Enfants du Ningxia

When our organisation was first established, our aim was to enable girls who had been taken out of school to work in the fields and be married early to return to their studies. However, we now give scholarships to all children whose families can no longer afford to send them to school, enabling them to continue their education until graduation, thus giving them the possibility of a brighter future.
Mar 20, 2012

Student Testimony

Our association is organising a fundraising event at the French Cultural Centre in Beijing that is to be held at the beginning of June. We will display pictures of our students, as well as some of their stories. Here, we give you in advance the testimony of Ma Jing, a 24 years old student currently in her fourth-year of Medical school.



Even if it costs a lot, my family really hopes that I’ll be able to continue until master’s degree’

Ma Jing is currently studying medicine. However, her family’s situation is very insecure: her mother is too weak to work and her father, whose left arm is disabled, is supporting the family by selling sheep wool at the local fair.

Ma Jing is the eldest child in the family. She considers it her duty to help her family out of poverty.



‘Higher education offers me the possibility to succeed and change my life’.

Ma Jing is certain that studying will change her life. Even though she chose a long and difficult curriculum, she is perseverant.  Her parents are proud of her and encourage her to continue as long as she can, in spite of the financial burden it imposes on the family.



‘I would like to become a general practitioner and work in an hospital’

Ma Jing dreams seem easy to fulfill now that she is already a fourth-year student, but her present situation is still precarious. Indeed, financial difficulties are a real problem for this family already severely affected by illness and disability. Despite all the challenges, Ma Jing is confident about her prospects. 

Jan 3, 2012

A sponsor describes our last field mission

Anne, one of our sponsors, came with us on a routine field mission to Ningxia in November 2011. Here is her account:


‘We took a night train from Beijing to Yinchuan, the provincial capital… 13 hours to cover 1200km… this ride went smoothly as the hard sleepers are quite comfortable enough to sleep in… we arrived in the morning, then took a taxi to the bus station where we hopped on a bus to Tongxin, a small town two hours and a half away south of Yinchuan, on the road to Xi’an. In Tongxin, Bai Juhua, the association’s local assistant and Ma Yan’s mother, was awaiting for us.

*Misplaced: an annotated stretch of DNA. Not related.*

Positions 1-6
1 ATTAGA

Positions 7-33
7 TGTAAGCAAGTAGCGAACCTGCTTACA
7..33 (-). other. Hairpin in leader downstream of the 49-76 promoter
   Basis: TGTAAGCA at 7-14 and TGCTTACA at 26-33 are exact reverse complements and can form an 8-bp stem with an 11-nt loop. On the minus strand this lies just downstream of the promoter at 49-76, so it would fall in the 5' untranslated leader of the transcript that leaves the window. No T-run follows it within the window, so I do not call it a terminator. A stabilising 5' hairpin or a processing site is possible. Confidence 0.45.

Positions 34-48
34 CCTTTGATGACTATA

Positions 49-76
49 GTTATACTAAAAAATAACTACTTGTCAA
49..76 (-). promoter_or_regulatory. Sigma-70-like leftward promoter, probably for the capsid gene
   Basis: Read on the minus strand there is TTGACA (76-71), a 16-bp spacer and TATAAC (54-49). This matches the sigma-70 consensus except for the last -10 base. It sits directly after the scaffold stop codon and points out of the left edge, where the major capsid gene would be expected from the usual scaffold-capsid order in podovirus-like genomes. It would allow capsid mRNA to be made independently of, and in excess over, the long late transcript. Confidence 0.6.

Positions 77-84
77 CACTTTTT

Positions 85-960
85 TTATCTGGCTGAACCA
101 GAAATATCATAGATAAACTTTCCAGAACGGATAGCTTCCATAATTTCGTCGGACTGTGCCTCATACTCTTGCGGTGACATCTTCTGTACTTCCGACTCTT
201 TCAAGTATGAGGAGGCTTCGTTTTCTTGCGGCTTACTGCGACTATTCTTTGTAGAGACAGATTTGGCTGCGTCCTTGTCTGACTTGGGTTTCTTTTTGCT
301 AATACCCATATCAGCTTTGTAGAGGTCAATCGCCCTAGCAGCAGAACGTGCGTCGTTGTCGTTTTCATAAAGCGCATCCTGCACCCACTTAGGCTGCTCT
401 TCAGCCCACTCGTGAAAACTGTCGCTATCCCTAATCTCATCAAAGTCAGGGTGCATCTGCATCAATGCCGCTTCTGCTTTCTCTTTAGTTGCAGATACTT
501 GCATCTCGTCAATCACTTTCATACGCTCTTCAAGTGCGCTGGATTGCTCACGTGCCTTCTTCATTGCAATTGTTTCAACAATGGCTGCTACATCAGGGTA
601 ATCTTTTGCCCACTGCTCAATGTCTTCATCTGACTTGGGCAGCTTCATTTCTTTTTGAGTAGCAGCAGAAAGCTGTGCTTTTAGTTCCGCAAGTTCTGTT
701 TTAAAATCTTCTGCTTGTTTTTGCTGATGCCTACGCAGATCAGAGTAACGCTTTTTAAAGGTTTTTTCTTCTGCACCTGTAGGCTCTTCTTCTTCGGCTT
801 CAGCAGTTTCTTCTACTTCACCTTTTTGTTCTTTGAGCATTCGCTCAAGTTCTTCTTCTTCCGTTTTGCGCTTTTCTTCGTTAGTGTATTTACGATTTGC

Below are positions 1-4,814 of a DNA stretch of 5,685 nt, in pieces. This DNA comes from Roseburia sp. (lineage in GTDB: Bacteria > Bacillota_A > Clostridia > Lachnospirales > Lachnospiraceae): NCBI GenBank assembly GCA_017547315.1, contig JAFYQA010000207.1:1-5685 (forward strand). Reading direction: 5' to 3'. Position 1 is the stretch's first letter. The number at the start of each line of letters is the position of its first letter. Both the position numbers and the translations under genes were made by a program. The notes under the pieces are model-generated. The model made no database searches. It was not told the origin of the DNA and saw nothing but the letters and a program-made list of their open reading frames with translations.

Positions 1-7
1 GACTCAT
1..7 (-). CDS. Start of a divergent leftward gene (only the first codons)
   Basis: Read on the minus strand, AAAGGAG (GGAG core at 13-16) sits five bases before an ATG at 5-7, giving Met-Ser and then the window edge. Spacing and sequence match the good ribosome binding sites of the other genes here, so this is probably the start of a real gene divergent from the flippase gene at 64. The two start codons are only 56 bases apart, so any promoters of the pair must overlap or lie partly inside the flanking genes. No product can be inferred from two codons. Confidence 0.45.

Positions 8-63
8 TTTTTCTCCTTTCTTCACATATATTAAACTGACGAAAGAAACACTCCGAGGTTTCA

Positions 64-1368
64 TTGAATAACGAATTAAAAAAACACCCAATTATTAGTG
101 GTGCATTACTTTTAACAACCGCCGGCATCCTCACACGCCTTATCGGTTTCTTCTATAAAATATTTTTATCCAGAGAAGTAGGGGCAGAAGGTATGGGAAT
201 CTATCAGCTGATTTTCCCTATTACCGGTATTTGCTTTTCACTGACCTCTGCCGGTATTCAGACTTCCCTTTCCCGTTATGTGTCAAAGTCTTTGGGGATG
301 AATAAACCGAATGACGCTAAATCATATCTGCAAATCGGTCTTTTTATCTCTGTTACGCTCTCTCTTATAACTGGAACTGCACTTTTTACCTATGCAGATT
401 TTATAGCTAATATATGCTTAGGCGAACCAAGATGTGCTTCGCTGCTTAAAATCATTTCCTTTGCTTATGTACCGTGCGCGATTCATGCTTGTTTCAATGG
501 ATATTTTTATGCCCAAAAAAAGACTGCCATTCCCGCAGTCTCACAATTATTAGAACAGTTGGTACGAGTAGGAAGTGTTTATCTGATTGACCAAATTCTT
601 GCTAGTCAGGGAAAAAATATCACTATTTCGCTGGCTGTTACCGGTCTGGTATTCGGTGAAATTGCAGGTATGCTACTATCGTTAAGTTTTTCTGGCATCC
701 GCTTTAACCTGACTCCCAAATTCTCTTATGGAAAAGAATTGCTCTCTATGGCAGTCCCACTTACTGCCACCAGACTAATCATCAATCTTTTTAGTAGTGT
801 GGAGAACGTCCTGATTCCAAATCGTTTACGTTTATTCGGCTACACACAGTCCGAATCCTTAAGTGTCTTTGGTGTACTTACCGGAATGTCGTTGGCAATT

Shortly after, I discovered Ningxia’s traditional houses: long brick buildings surrounding a small courtyard. The freezing temperature was easily forgotten thanks to the vivid blue sky – Beijing’ s pollution seemed far away. I recognised the Hui physiognomy which I had discovered in Xi’an; although married women here wear a small blue hat.

We spent the afternoon visiting the students’ families in Tongxin and its surroundings in order to update their data and to verify if their actual situation matches with their declaration. I discovered the small rituals of each field mission: the family’s welcoming greetings, chatting, the house visit, the generous meal that they offer us and that we cannot refuse, firstly because it would be very rude and secondly because we are stunned by their generosity, knowing how much it represents to them. 

I realise that this “verification”, although legitimate vis a vis the association’s functioning, becomes quickly superfluous when entering a recipient’s home: one room for an entire family, a single stove as unique source of heating, sometimes a distinct sink, a big brick bed covered by thin mattresses on which the whole family sleeps and eats, a small table being punctually set on it. Doors stay open (if there is a door!), with thick sheets to protect from the icy wind. In brief, these people possess nothing, they subsist on their meagre crop harvest or micro trade, earning about 10,000 yuans a year for five people (minorities are not subject to the one-child policy). 

The two next days were dedicated to paying visits to families in smaller and remote villages, two hours away from Tongxin. We also stop in two schools built or furnished by the association. 

I suddenly realised how barren this region is, characterised by high plateaus and canyons, with barely a single tree left since the deforestation caused by the Great Leap Forward. Agriculture is the main source of income for these family, even though not much grows spontaneously here. It rains one week a year, but paradoxically, people grow corn and watermelons by diverting water from the Yellow River, which will probably be dried up within 50 years. There are also some vegetables growing in greenhouses. Mountains of corn are drying (rotting?) next to houses and on the side of the roads.